Features 24 bit remastering and comes with a mini-description. On this inspired release, world renowned pianist Joe Castro is joined by Teddy Edwards, Leroy Vinnegar and Billy Higgins. This soul-jazz recording features the standouts “Groove Funk Soul,” “That’s All,” “Yesterdays” and “Play Me The Blues.”
One of the hardest, heaviest albums that Ray Bryant ever cut – even on the ballads – a monster little record that grabs you from the very first note! Ray did the arrangements for this one himself – working with his core trio that featured Ron Carter on bass and Grady Tate on drums, and adding in a twin-trumpet frontline that cooks the groove over the top with a really righteous sound!
A massive bit of funky fusion from the 70s – an album that was crucially overlooked at the time, but which has gone onto become a crate-diggers classic over the years! The group's fronted by Polish jazz legends Michal Urbaniak and Urszula Dudziak – but it also features a fair bit of American players too – all working together in a blend of the best funky fusion modes going down in both the US and Eastern Europe in the mid 70s! Drums on the set are totally great.
Stunning stuff – and one of the best-ever Latin soul albums of all time! Despite the fact that Eddie Cano's earlier albums are more in a Latin easy mode, this late 60's side for Dunhill is totally smoking – and probably his greatest album ever! Forgive the superlatives, but we're totally serious on this one – as the set's a firey batch of Latin instrumentals, with a slammin' boogaloo groove all the way through – filled with mad percussion, jazzy piano riffs, and a non-stop groove that's totally great. The set was recorded live at PJ's nightclub, and it's a non-stop Latin Soul party that includes massive originals like "Slip Slip", "Brown & Blue", "Miro Como Es", and "Don't Ever Change" – plus smoking covers of "El Pito" and "Louie Louie". The set screams with excitement, and is as great as the album is rare!
A surprisingly righteous little album from Stanley Cowell – a set cut after his more famous music for the Strata East label, but one that still hangs onto a similar vibe! The style's a bit tighter than before, but still filled with soul and spirit – thanks to a lineup that includes Julian Priester on trombone, Eddie Henderson on trumpet, and Pat Patrick on reeds – making a key appearance here away from the Sun Ra Arkestra! Cowell plays both piano and keyboards, and the record has a bit of strings, and a bit of vocals – but all used tastefully, in ways that further enforce the depth of the tunes. Tracks include "El Space-O", "Ask Him", "Island Of Haitoo", and "I'm Tryin To Find A Way".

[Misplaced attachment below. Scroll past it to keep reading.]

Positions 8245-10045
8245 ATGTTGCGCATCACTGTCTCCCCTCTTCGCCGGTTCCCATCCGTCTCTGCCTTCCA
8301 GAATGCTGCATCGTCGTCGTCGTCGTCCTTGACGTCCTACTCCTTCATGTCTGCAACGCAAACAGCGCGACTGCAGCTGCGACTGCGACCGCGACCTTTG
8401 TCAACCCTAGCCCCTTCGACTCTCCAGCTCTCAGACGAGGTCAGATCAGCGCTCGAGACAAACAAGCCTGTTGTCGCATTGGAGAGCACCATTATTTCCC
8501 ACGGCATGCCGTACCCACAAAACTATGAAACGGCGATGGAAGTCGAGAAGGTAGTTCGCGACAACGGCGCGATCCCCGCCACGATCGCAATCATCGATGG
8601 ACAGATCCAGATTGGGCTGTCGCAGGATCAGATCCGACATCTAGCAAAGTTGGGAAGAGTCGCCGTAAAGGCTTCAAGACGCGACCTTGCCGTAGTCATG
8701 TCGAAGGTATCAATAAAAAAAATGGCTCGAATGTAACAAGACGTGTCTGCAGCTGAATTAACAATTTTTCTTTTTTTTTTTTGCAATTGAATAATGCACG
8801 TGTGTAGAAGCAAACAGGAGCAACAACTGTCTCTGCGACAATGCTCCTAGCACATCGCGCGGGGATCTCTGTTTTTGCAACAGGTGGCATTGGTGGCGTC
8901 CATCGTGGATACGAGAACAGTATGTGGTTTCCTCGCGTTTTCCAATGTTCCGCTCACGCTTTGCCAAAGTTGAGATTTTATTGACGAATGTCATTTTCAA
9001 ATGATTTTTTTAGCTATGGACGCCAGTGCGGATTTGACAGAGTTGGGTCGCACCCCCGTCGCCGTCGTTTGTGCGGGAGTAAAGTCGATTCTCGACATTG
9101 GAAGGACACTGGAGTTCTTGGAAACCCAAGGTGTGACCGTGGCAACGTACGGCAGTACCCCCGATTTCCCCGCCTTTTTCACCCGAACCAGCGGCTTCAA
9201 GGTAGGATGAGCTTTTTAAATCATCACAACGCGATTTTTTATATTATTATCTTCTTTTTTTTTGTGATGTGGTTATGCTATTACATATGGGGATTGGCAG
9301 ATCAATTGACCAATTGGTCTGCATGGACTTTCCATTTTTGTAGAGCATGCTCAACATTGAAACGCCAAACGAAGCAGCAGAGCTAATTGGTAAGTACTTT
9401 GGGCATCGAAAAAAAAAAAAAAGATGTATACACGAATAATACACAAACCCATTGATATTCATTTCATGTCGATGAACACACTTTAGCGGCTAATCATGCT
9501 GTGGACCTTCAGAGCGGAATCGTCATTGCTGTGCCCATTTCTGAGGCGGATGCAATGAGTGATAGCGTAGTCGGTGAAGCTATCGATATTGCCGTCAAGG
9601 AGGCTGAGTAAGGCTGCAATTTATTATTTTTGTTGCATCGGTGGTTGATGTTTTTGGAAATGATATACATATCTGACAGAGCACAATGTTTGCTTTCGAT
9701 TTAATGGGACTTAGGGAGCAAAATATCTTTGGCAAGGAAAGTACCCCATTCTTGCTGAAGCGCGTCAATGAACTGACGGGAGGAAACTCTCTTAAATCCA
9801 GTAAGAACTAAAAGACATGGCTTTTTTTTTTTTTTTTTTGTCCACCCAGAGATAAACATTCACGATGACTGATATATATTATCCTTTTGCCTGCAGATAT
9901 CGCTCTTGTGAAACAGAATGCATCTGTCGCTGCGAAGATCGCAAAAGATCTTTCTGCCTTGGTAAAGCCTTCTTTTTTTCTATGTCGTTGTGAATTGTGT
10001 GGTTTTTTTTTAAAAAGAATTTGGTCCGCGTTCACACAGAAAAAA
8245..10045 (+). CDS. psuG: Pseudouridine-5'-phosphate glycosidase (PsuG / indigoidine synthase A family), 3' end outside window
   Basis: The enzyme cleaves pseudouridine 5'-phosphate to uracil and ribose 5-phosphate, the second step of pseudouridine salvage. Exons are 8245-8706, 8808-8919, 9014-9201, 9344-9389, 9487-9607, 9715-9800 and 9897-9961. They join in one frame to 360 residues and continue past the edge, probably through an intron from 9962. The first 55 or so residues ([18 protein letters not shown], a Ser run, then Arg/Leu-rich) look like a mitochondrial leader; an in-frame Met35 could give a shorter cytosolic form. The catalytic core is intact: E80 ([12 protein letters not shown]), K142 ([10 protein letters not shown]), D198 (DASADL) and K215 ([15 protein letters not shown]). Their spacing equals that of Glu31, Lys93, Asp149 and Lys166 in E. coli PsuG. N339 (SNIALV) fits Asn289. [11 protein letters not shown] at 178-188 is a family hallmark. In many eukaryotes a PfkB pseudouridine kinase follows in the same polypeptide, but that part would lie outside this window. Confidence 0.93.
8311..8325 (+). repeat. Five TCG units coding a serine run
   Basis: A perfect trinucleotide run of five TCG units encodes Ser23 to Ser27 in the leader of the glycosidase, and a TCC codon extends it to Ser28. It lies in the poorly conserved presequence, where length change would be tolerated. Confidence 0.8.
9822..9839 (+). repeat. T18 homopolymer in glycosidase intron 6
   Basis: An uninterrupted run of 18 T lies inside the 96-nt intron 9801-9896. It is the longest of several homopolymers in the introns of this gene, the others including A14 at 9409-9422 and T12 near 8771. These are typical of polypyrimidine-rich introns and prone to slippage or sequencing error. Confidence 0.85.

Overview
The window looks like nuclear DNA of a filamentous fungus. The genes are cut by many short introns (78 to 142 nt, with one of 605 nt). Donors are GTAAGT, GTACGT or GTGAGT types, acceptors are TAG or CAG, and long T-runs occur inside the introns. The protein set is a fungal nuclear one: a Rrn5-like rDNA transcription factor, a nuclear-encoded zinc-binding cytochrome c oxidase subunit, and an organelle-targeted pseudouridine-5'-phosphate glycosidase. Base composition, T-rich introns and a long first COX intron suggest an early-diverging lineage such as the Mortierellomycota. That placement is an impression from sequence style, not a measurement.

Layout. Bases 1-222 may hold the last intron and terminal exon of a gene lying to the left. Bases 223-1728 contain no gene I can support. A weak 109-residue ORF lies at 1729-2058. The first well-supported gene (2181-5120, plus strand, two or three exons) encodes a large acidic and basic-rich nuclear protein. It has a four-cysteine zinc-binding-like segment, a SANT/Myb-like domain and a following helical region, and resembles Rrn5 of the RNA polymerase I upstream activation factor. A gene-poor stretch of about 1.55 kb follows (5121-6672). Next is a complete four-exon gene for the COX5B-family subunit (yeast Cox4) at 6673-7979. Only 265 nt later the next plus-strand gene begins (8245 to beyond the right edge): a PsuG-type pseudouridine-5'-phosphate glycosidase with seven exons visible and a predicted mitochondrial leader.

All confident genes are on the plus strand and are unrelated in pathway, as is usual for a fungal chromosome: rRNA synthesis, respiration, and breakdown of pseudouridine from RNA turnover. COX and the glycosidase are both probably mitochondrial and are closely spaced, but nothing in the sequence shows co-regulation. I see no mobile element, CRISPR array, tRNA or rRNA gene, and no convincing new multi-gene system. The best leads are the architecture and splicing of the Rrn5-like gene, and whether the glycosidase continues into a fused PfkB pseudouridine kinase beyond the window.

The CD is credited to The JB's, but the original songs were credited under a wide range of names, even though most of them shared the same musicians. This Food For Funk compilation is exclusive to Japan and a small handful of songs did appear on compilations released in other countries. The mix of "Givin' Up Food For Funk" on here is just as you would hear it on the 45: fade out in the middle, and fade in to become Part 2.
It shows how much of an entrepreneur James Br0wn was, but perhaps more importantly how hard working his band was, recording endlessly for the sake of having something out on the market at any given time.
Stellar reed work from Azar Lawrence – a player who's best known for his acoustic revival in recent years, but who could play with some excellent electric backings during the 70s! The set's less an electric funk outing than it is a spiritual jazz set, with keyboards and guitar in the mix – beautifully put together by the young Skip Scarborough, with a feel that's very similar to Gary Bartz's work with Larry Mizell!
A beautiful album of spiritual soul and Brazilian influenced jazz from Azar Lawrence – and a pretty rare one we're thrilled to have! Lawrence is a stellar sax player with a sound that's a bit like Gary Bartz, which means that he fits in perfectly with the Fantasy-era Prestige Records sound – but the sounds on this set are uncommonly rich and globally influenced. The set's predominantly acoustic, with lots of modal grooves in kind of a Strata East vein – and angular post-Coltrane playing that's very similar to Bartz's work on the Libra album from his early days. Players include Raul De Souza on trombone, Ron Carter on bass, Billy Hart on drums, Dom Salvador, who is really allowed to shine on piano on a few tracks, and drummer & percussionist Guilherme Franco, who brings a world of wonderful percussion on a couple of numbers.